But Calvin opines that Christ indeed suffered the pains of the damned—the utter forsakenness of the condemned. Balthasar seems to be saying something similar.

In response to Webb’s post, my friend and former FIRST THINGS colleague Nathaniel Peters wrote:

Balthasar’s argument runs roughly as follows. Jesus must bear the full human weight of sin—the actions and consequences of forsaking God—so through him humanity might be incorporated into the life of God. In order for this to take place, he must suffer not only physical death but also spiritual death. To unite humanity to God, he must stand with those utterly and seemingly finally separated from God.

Interesting, no? But before someone accuses me of making Balthasar out to be a crypto-Protestant, Peters follows with a quote from Balthasar that highlights his difference from Calvin:

God does not overtake freedom in such a way that man’s choice is called into question from without—which would be the equivalent of showing contempt for the very freedom he gave man—but in such a way that God accompanies man into the most extreme situation of his (negative) choice with his own divine choice. . . . [On Good Friday, Jesus] takes the blows, and the hate they express, upon himself and, as it were, amortizes it through his own suffering. The impotence of suffering (and the active readiness to undergo that impotence) outlasts every power of hammering sin. Sin’s impatience, as the sum of all world-historical sinful impatience against God, is finally exhausted in comparison to the patience of the Son of God. His patience undergirds sin and lifts it off its hinges.

Now, no one wants to hear my “fantastic speculation” on this subject, so I’m going to repeat it. In a post on why I thought Greg Boyd, the very popular open theism preacher and teacher, was wrong about the atonement:

When Jesus rises and shows himself to his apostles, does he still bear the scars of his crucifixion, or have they been healed by virtue of his rising in a “spiritual body”? We know the answer to that question.

Jesus lives to make intercession forever. He is forever the perfect sacrifice for sin. And so his death, his suffering, his separation from the Father (“Why hast thou forsaken me?”) also has a forever quality.

Jesus is always at the right side of the Father. But can it not also be argued that he is also, as an omnipresent being, and also the eternal High Priest who offers himself as an eternal sacrifice, always in hell too? And this — for you. After all, there is no “place” where God is not. (If there is, where, exactly, would that be?)

And as for Martin Luther: he had something of a triumphalist interpretation of this part of the creed:

For before he rose from the dead and ascended into heaven — while he still in the grave — he descended into hell so that he might redeem us who lay imprisoned there, just as he came into death and was laid in the grave that he might bring us out of it. I do not want to preach this article with sublime or precise language, describing exactly how it happened or what it means to descend into hell. Instead, I want to stick to the simple meaning of the words as they must be presented to children and simple people… The customary way of depicting how Christ descended into hell on church walls represents him with a cape and with banners in his hand as he makes his descent and stalks and assaults the devil, as he storms hell and rescues his own people from it. The children’s play presented at Easter depicts it in a similar way. It seems better to me that you depict, act out, sing, and recite the story in a very simple way and let it remain at that and not concern yourself with sublime and precise ideas about how it actually took place… Therefore, I believe also in this case that Christ personally destroyed hell and bound the devil whether banners, portals, doors, and chains were made of wood or iron or did not exist at all. It doesn’t depend on whether I hand on to what is depicted with the image but rather that I believe these things of Christ. Believing in him is the chief thing. It is useful and gives the power that we have from this: that neither hell nor the devil can take us and all others who believe on him captive nor can they do us harm.” —Martin Luther, Torgau Sermon on Christ’s Descent into Hell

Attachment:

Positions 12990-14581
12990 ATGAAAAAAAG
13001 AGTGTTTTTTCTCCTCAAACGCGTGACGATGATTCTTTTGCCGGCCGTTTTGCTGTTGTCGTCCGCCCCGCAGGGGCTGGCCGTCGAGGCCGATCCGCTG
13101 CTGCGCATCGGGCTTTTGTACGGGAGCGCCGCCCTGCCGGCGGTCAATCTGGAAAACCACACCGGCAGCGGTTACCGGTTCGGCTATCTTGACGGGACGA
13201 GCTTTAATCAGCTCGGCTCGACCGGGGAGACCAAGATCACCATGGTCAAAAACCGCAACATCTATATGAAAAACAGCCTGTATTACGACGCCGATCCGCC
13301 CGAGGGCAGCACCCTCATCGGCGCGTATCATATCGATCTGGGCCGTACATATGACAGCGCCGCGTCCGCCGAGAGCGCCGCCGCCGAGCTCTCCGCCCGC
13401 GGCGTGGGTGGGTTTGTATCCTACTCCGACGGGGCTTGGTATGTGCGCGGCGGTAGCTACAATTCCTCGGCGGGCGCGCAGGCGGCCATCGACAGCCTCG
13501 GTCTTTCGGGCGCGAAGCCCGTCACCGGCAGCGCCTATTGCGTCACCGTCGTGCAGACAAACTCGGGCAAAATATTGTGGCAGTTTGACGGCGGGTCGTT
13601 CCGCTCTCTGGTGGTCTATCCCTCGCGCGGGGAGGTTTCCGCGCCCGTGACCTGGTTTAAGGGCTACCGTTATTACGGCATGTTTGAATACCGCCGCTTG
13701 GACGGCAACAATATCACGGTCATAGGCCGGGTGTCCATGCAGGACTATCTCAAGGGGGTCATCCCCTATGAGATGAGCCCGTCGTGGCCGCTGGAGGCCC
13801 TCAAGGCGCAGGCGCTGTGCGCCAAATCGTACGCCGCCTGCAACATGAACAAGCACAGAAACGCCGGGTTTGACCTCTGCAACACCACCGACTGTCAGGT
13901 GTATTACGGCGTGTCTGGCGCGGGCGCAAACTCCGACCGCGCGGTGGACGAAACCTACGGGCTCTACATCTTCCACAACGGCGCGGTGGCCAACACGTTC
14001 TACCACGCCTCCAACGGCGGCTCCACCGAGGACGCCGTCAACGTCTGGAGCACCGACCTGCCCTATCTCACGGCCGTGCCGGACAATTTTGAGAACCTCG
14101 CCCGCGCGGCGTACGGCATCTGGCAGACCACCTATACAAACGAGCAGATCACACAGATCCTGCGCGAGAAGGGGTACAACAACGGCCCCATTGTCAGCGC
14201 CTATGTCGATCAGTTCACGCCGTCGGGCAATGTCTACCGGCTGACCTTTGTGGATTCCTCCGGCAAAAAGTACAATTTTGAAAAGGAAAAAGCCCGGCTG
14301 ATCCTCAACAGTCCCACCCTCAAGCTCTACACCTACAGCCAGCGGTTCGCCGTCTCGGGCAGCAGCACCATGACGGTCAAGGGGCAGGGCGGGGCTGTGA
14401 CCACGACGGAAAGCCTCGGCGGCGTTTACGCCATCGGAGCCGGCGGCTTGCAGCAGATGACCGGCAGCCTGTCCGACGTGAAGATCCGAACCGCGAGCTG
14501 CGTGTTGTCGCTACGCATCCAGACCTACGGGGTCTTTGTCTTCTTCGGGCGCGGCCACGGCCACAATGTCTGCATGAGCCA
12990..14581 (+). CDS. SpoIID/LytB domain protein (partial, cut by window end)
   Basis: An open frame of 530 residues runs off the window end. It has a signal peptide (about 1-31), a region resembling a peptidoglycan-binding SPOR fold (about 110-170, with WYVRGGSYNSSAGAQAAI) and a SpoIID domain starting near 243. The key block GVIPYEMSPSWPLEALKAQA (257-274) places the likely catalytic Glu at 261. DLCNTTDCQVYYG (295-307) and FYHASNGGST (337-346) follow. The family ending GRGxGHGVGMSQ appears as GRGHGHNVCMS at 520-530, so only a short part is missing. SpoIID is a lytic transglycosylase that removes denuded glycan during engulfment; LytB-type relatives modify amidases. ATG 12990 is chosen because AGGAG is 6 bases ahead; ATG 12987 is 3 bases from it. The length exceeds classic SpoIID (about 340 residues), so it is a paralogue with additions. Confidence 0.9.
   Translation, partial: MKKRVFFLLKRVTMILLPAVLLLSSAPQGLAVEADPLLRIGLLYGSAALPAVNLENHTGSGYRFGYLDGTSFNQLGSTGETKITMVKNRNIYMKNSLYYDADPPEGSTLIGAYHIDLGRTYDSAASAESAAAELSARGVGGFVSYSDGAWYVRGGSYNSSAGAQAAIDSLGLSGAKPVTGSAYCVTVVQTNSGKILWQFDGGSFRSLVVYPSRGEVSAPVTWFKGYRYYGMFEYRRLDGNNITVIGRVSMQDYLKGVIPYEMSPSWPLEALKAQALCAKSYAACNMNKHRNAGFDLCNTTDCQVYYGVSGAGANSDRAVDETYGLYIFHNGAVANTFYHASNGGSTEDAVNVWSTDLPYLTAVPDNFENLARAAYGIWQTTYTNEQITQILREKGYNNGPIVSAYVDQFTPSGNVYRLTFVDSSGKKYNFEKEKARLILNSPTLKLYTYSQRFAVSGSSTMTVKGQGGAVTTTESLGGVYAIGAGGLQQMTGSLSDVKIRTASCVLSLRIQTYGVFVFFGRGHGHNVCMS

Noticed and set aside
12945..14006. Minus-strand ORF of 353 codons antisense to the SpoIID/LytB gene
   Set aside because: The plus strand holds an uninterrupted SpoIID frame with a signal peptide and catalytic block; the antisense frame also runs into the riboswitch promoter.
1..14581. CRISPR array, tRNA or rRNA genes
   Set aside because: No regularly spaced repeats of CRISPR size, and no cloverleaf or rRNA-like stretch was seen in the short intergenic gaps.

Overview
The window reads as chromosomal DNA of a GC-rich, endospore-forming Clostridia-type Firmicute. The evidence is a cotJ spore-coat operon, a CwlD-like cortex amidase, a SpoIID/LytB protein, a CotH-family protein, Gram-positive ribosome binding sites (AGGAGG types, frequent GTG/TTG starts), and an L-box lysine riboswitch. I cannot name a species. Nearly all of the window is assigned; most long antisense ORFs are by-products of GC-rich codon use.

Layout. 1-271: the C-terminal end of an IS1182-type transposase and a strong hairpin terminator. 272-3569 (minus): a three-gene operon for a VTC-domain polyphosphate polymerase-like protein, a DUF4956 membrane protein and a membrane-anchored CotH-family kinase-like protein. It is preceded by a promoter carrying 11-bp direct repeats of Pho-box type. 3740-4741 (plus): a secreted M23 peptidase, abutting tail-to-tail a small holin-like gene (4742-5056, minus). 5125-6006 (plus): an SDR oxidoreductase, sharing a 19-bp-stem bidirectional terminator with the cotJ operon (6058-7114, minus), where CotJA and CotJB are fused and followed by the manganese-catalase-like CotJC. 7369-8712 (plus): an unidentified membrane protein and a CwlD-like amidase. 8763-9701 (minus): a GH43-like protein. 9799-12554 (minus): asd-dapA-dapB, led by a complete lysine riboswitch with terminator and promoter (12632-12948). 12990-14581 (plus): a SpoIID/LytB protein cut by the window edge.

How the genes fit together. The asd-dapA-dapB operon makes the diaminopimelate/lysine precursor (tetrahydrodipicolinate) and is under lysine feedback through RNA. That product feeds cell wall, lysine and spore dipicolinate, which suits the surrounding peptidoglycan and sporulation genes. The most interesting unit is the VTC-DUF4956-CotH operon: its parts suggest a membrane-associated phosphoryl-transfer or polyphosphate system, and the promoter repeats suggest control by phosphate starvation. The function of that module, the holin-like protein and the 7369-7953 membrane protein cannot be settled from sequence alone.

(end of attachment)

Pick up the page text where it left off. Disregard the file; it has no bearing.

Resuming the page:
A more or less official Lutheran take is summed up nicely in this:

Lutherans have understood the Bible to teach that Christ went to hell to declare His triumph as God’s Messiah over death and the power of the devil. The Lutheran confessional writing, the Formula of Concord, states in summary: “We simply believe that the entire person [Jesus Christ], God and man, descended into hell after the burial, conquered the devil, destroyed hell’s power, and took from the devil all his might” (Solid Declaration, Art. IX).

Although Christ’s descent into hell lies beyond our understanding, we can derive great comfort from this important teaching of Scripture, especially in times when our faith is being tested. We who believe in the exalted Christ can be confident and certain that “neither hell nor the devil can take captive or injure us” (Solid Declaration IX).

I think it’s safe to say that our theology will no doubt inform where our speculation lands us. As for the truth, God only knows. It is enough for us to know that Christ truly saves: from sin, death, the devil. And hell.